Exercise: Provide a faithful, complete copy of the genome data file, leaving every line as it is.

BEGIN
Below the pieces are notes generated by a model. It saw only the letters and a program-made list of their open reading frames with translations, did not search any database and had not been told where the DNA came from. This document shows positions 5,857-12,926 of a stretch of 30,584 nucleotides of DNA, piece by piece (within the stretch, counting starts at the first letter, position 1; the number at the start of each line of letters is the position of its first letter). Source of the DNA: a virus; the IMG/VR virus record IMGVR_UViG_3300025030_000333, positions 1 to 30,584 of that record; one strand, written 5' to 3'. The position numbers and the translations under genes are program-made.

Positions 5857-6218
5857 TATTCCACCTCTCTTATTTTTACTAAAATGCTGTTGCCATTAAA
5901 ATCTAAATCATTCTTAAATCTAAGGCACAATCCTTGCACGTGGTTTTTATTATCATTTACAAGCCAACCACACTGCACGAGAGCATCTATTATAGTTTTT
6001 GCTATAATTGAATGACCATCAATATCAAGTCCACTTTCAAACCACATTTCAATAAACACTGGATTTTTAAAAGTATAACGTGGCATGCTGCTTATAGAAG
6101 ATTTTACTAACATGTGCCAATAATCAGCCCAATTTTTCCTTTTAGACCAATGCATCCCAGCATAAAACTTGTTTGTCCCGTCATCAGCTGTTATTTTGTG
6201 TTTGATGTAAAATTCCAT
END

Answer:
Below the pieces are notes generated by a model. It saw only the letters and a program-made list of their open reading frames with translations, did not search any database and had not been told where the DNA came from. This document shows positions 5,857-12,926 of a stretch of 30,584 nucleotides of DNA, piece by piece (within the stretch, counting starts at the first letter, position 1; the number at the start of each line of letters is the position of its first letter). Source of the DNA: a virus; the IMG/VR virus record IMGVR_UViG_3300025030_000333, positions 1 to 30,584 of that record; one strand, written 5' to 3'. The position numbers and the translations under genes are program-made.

Positions 5857-6218
5857 TATTCCACCTCTCTTATTTTTACTAAAATGCTGTTGCCATTAAA
5901 ATCTAAATCATTCTTAAATCTAAGGCACAATCCTTGCACGTGGTTTTTATTATCATTTACAAGCCAACCACACTGCACGAGAGCATCTATTATAGTTTTT
6001 GCTATAATTGAATGACCATCAATATCAAGTCCACTTTCAAACCACATTTCAATAAACACTGGATTTTTAAAAGTATAACGTGGCATGCTGCTTATAGAAG
6101 ATTTTACTAACATGTGCCAATAATCAGCCCAATTTTTCCTTTTAGACCAATGCATCCCAGCATAAAACTTGTTTGTCCCGTCATCAGCTGTTATTTTGTG
6201 TTTGATGTAAAATTCCAT